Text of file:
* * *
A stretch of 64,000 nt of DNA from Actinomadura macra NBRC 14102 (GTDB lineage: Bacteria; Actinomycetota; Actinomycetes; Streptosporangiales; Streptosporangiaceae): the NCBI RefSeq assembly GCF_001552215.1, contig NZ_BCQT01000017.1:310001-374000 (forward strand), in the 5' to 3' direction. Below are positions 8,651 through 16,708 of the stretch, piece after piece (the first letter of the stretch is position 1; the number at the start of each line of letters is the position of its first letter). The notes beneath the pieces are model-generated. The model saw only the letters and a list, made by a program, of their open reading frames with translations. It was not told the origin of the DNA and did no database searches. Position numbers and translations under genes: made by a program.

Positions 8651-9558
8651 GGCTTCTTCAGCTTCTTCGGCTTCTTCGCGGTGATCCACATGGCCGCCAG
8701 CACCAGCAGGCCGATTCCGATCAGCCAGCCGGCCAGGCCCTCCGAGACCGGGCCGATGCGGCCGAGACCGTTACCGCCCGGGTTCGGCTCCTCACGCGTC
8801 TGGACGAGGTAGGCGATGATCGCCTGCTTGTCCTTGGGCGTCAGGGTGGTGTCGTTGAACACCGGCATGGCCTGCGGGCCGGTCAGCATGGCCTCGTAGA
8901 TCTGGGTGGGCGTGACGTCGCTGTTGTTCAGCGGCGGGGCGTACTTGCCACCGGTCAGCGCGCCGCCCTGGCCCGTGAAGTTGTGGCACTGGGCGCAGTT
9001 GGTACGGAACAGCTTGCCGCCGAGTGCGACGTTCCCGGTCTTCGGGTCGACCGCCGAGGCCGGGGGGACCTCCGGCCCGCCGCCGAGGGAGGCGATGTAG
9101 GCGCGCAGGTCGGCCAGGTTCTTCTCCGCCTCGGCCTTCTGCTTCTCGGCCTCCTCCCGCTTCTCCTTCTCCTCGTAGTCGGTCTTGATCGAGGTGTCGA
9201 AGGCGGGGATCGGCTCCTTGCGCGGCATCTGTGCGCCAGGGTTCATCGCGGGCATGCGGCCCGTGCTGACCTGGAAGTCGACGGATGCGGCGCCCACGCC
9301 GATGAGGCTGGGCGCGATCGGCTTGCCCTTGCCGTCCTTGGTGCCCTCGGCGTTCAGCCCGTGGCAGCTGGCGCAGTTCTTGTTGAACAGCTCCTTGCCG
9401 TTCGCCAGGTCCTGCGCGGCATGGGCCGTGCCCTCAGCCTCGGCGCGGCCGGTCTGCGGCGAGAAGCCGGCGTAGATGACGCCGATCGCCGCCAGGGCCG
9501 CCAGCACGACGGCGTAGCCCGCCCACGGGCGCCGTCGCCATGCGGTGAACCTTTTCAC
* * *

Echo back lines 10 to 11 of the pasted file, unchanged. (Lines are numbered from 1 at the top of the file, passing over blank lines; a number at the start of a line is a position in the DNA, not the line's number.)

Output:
9301 GATGAGGCTGGGCGCGATCGGCTTGCCCTTGCCGTCCTTGGTGCCCTCGGCGTTCAGCCCGTGGCAGCTGGCGCAGTTCTTGTTGAACAGCTCCTTGCCG
9401 TTCGCCAGGTCCTGCGCGGCATGGGCCGTGCCCTCAGCCTCGGCGCGGCCGGTCTGCGGCGAGAAGCCGGCGTAGATGACGCCGATCGCCGCCAGGGCCG